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Posted: 19 August 2018 at 8:11pm | IP Logged | 8 post reply

“You know, I haven't read the book.”

**

Appropriately, perhaps, considering the subject matter - you are dead to
me, Robbie.
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Brandon Frye
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Posted: 19 August 2018 at 8:20pm | IP Logged | 9 post reply


 QUOTE:
  The biggest change though is the movie makes Barlowe into a silent, Nosferatu-inspired monster, whereas in the book the main vampire is elegant and well spoken.

King has stated that one of his biggest influences for Salem's Lot was Bram Stoker's Dracula novel and that Salem's Lot was basically 'what if Dracula came to a modern American town.'  King's physical description of Barlow was pretty close to how Stoker described his Count (hawk nose, mustache, etc). 

But King was also heavily influenced by the more monsterous vampires of the old EC Comics and gave his vampires many of those attributes (white skin, red eyes). 

I'm not sure why the decision was made to make Barlow the speechless, feral monster he was in the film but he did succeed in scaring the crap out of me as a kid. 


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Peter Martin
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Posted: 19 August 2018 at 9:49pm | IP Logged | 10 post reply

I re-read the book every year in September or October, it's my favorite King book for sure.
---------------------------------
John, it was the first King book I read and it's definitely one of my favourites of his. It's a very satisfactory novel. I think the Dead Zone is probably up there with it and The Stand.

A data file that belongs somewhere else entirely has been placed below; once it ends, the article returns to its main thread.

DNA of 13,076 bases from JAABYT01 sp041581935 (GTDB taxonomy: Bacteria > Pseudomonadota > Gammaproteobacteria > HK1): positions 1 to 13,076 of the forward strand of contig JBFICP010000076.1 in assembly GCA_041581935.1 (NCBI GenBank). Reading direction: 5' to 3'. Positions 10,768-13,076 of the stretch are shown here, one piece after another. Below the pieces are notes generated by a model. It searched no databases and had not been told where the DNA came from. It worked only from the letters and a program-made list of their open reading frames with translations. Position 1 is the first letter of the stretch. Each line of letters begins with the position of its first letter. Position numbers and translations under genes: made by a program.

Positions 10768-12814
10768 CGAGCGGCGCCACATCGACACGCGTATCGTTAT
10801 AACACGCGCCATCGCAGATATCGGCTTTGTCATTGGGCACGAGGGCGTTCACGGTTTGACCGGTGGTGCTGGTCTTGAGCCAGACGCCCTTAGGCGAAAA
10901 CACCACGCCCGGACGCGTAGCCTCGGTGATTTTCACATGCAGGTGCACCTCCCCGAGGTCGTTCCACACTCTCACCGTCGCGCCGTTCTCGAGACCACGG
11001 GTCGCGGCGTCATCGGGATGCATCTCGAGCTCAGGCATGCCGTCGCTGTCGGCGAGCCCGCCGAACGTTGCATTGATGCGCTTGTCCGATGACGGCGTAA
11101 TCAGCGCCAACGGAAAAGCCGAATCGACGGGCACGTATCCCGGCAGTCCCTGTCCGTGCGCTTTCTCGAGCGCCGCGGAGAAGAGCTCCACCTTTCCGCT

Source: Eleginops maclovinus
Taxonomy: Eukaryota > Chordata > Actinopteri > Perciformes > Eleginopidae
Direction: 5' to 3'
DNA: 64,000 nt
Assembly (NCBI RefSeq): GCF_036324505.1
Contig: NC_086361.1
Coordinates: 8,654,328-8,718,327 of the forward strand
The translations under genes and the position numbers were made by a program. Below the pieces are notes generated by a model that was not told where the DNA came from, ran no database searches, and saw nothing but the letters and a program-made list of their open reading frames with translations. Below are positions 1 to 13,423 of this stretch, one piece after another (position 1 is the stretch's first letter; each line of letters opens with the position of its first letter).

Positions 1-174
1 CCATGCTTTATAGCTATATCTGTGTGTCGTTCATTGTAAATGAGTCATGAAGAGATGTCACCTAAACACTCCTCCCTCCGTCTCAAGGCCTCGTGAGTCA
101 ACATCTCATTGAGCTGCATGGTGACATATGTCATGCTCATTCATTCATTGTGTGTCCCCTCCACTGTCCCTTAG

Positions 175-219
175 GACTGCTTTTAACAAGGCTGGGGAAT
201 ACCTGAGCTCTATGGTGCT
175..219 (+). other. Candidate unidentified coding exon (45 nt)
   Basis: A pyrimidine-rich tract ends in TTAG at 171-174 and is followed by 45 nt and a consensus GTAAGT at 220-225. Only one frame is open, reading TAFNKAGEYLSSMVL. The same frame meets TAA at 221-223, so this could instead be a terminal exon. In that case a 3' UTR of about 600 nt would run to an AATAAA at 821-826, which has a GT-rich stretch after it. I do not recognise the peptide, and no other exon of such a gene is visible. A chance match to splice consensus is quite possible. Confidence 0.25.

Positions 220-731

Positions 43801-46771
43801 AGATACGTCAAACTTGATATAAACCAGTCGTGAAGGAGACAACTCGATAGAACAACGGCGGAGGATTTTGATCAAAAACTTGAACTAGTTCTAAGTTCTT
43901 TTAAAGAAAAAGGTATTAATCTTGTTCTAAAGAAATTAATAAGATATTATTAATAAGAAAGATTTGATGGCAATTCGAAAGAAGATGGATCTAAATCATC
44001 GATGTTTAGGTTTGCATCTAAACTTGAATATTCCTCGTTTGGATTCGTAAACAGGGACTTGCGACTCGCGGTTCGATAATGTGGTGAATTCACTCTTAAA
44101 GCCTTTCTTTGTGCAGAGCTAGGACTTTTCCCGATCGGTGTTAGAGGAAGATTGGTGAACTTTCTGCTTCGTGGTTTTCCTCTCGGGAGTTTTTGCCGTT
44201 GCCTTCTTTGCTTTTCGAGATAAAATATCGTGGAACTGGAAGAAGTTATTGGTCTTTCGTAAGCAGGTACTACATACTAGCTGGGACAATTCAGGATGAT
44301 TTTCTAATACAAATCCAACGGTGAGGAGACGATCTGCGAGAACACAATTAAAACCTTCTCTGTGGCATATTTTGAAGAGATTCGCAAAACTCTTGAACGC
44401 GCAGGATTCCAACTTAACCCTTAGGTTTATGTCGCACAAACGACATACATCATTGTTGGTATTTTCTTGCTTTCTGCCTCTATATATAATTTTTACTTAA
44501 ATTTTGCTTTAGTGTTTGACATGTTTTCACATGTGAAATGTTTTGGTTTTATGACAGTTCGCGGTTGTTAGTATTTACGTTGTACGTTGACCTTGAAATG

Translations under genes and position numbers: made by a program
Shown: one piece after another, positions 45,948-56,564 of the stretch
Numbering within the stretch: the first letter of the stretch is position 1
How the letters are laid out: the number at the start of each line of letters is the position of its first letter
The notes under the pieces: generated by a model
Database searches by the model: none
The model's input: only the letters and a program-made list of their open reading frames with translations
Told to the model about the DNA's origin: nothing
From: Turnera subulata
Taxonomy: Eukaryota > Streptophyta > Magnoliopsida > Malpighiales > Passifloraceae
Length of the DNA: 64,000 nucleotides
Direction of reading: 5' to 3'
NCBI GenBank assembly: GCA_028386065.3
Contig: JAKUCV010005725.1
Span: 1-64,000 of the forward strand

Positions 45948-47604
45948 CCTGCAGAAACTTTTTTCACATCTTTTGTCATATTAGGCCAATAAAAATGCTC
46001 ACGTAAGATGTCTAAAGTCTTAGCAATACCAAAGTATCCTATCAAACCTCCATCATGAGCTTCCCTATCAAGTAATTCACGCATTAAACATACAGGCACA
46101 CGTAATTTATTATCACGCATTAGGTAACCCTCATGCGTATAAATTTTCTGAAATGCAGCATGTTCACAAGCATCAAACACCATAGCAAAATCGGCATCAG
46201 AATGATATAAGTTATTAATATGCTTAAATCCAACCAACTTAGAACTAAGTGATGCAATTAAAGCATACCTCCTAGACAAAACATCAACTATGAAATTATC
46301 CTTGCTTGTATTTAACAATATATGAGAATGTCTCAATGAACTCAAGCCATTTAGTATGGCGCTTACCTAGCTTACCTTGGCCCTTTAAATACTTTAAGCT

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Ed Aycock
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Posted: 20 August 2018 at 9:09am | IP Logged | 11 post reply

I first read "Salem's Lot" when I was 14; it was the second Stephen King novel I ever read.  When I re-read it in my 30s after reading a lot more King, it seemed like an early novel, completely enjoyable but the thing that really got me was that the sly dog King had upended a famous New England novel (Grace Metalious' "Peyton Place." which I had also read in the interim) and added vampires to it.  It works very well.

I was a little disappointed in the miniseries as it didn't show the entire town being taken over but what only seemed like a small amount of people.  The book was terrifying in its depiction of everybody falling prey to it.    
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Matt Reed
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Posted: 20 August 2018 at 9:46am | IP Logged | 12 post reply

 Robbie Parry wrote:
There's something to be said for slow-burning and ponderous storytelling.

I love a good slow burn.  Ponderous storytelling, however, no thanks.  It's all in the definition:

Definition of ponderous

1of very great weight 
2unwieldy or clumsy because of weight and size 
3oppressively or unpleasantly dull lifeless 
  • ponderous prose